It can be hard enough for start-up bands to make it these days; between plummeting album sales, soaring touring costs and fickle fans there are plenty of landmines set to derail your efforts. And it’s harder still when your frontman is diagnosed with acute lymphoblastic leukemia months before your debut album is released. But Andrew McMahon and Jack’s Mannequin have persevered through the tough times, and plan to release their third studio album later this year. As the Orange County four-piece gets set to hit the road with Guster and Augustana, we caught up with McMahon to talk about the upcoming album People and Things, explore the deep connection he feels with his fans and clear up all the confusion about what’s going on with Something Corporate.
OS: This new album has been pushed back a few times…
AM: [Laughs] What else is new?
OS: True, not the first time we’ve had to wait a bit for a Jack’s Mannequin album. [Laughs] So why the delay—have there been problems with the recording process, or are you just trying to get everything exactly right?
AM: There are no problems, only solutions, right? No truthfully, I guess you could file it into the “perfectionist” category. And just timing—there’s sort of a lot of moving parts over here. I think a huge part of what I like to do—especially when finishing a record, which I can see how it can be frustrating to fans—is that I tend to like to sit back and listen a little bit and make sure it ages well. So yeah, that was part of it. We definitely finished most of the record in like, December or January, I want to say. Then we mixed it and got to the place where we knew we were happy with the recordings but we weren’t quite there with the mixes, so I went in and did another couple weeks. Just sort of did some touching up, and actually did a little work with Rob Cavalla, who now runs Warner Brothers and produces a lot of great records. He came in and we did one song with Rob at the end of the record and just finished mixing. So it is mastered and done now, I can officially say. It sounds awesome and I’m stoked, and hopefully we’ll have a release date for you guys in the next couple weeks. I’m definitely crossing my fingers.
OS: The two songs we’ve heard from the new record so far—“My Racing Thoughts” and “Hey Hey Hey We’re All Gonna Die”— both sound like they have a very classic rock, Springsteen/Billy Joel vibe. What kind of music were you listening to as you as you wrote People and Things?
AM: You kind of nailed some of it on the head there. I think for me—I don’t know if I’d say the biggest influence on the record—but certainly a turning point in the record for me was watching Paul Simon play the Rock and Roll Hall of Fame concert last year. Or it could have been a couple years ago now, for all I know. But I made an early version of this record that was truthfully almost too modern, and too pop. These are both things that I love a lot, but I just sort of felt like I was in this moment where I’d been playing and touring for so many years, and I had gotten to a point where I play with a band who are excellent musicians, and we’re capable of doing so much more than what ends up coming across sometimes as kind of cheesy, overproduced pop. So for this record it was like, “Let’s strip it down further than we have before, and let’s make this super honest.” And I really did rely more heavily on my earlier influences, the stuff I was listening to when I was growing up… guys like Paul Simon, and Billy Joel, and Bruce Hornsby and Springsteen. I think that a lot of those earlier influences, for me, came bare in this record. Guys like Tom Petty and even guys like The Counting Crows. I think this record as a whole speaks more to where I came from and what I grew up listening to, maybe more so than what I listen to now I suppose.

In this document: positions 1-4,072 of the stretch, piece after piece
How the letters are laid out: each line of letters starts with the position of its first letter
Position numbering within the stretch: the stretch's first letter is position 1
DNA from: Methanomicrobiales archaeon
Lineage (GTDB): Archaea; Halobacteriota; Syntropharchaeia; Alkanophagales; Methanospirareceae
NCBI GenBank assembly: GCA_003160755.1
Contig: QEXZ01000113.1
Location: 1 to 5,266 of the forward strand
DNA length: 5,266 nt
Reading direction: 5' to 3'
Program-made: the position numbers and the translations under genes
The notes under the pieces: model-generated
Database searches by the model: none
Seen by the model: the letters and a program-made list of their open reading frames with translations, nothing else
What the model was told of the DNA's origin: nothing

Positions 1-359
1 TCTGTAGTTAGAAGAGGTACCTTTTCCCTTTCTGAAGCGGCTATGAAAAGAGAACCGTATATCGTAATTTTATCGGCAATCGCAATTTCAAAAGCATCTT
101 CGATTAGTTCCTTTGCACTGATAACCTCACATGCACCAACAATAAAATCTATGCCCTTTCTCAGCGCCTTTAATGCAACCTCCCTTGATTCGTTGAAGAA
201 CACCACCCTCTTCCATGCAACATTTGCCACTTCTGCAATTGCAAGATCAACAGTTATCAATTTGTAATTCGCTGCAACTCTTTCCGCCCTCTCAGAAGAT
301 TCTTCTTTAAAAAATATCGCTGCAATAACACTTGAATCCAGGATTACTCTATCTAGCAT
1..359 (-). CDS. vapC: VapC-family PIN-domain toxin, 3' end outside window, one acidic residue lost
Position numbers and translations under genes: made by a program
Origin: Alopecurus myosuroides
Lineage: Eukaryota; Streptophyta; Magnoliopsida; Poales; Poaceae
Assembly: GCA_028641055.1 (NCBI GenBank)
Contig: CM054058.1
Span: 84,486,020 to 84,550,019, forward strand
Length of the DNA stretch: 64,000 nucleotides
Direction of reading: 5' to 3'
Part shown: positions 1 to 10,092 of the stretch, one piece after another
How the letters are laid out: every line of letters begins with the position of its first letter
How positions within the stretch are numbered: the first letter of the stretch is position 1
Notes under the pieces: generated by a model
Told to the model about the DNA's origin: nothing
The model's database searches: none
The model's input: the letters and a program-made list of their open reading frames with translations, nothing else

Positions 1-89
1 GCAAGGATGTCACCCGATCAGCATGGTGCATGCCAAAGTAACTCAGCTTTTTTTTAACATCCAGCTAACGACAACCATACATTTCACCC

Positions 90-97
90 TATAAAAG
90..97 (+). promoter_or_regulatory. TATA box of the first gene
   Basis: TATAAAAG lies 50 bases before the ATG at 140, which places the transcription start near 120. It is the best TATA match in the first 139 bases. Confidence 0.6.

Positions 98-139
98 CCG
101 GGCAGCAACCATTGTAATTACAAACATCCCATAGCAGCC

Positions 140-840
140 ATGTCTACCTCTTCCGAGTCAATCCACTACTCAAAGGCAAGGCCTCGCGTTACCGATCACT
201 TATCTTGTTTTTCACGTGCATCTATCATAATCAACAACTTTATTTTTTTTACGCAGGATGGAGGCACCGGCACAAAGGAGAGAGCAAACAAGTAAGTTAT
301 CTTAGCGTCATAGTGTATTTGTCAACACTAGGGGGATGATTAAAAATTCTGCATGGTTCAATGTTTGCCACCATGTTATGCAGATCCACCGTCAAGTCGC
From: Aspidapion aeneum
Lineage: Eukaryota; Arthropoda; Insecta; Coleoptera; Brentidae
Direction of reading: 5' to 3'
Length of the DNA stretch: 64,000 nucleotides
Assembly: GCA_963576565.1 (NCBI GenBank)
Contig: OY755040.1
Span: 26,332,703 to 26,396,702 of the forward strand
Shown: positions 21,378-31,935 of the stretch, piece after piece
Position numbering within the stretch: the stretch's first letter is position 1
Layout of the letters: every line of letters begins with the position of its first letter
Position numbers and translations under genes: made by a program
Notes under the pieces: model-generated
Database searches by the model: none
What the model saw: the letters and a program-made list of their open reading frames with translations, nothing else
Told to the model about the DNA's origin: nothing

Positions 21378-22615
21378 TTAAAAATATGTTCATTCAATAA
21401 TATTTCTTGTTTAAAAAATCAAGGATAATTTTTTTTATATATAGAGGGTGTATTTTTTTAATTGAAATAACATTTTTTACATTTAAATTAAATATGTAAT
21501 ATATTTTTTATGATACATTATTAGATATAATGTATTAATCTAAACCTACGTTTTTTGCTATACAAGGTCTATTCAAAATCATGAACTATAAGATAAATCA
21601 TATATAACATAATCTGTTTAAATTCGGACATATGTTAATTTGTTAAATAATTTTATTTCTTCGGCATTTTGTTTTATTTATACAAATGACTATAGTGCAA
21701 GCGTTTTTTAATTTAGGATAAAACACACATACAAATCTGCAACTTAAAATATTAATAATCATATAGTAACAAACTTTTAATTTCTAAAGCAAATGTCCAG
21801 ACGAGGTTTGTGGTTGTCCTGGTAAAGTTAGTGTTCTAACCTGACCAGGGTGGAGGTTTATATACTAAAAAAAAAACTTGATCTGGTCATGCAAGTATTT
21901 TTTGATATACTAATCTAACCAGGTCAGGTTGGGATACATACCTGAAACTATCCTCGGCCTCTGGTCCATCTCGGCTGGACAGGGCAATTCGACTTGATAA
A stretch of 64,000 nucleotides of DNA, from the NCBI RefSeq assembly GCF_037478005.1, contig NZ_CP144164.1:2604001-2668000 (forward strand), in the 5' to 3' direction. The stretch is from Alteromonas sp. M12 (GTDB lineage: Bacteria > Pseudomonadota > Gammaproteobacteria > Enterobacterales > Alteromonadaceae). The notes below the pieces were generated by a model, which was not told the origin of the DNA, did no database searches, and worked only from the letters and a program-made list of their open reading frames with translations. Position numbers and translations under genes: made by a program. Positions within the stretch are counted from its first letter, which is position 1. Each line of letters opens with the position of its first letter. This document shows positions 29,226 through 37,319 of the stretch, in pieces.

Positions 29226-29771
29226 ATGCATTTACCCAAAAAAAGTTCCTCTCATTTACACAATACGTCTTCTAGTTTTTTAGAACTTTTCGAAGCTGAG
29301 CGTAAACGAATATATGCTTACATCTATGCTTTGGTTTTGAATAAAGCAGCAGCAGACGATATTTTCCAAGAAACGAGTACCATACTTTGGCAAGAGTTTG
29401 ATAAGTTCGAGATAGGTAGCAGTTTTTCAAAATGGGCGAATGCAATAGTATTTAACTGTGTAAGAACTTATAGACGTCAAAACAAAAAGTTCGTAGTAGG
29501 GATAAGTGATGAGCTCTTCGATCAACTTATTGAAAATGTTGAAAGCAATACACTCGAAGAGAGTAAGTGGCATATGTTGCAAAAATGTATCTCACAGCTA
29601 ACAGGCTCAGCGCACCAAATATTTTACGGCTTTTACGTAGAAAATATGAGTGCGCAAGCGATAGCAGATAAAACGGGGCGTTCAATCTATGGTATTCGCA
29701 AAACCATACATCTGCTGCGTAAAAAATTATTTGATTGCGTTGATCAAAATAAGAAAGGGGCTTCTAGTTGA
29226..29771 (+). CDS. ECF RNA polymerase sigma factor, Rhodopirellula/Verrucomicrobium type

OS: You’re a very autobiographical writer, and your struggle with leukemia was a pretty prevalent theme of The Glass Passenger. Did that affect this record as well?
AM: I think to say that it didn’t would be a lie. I think it affected me differently, and I think I certainly—where Passenger I think played out in a very toxic way in my life—I think this record was a lot more healing. And I think my overall demeanor and my head space when making this record was a lot more positive. Even the harder spots, it was really focused on “Okay, this is how we’re gonna do this in the healthiest way possible.” With Passenger, I was just in such a sort of fucked up head space as it related back to so many other things that had nothing to do with my music, that it affected everything. It affected the way I perceived what we were doing in the studio and in turn, the way that things came out. There were just land mines everywhere, you know? [Laughs] I think with this record, certainly I had a lot more space from the troubles of the past, and I think in that sense I was able to talk about things that were a little more relevant to me currently than the ideas of what I had gone through when I was sick. This was the first time that I really was able to talk about how some of what had gone on during Passenger ended up affecting my personal life and my relationship and my relationships with friends and people at home. I think in a lot of senses that’s what People and Things ends up being about. It’s kind of, “Okay, you got through this. That’s over. Now you’ve got to figure out who you are and where you are without all that stuff, without framing it against all those other dramas that are now done.” I think that’s where this record comes from.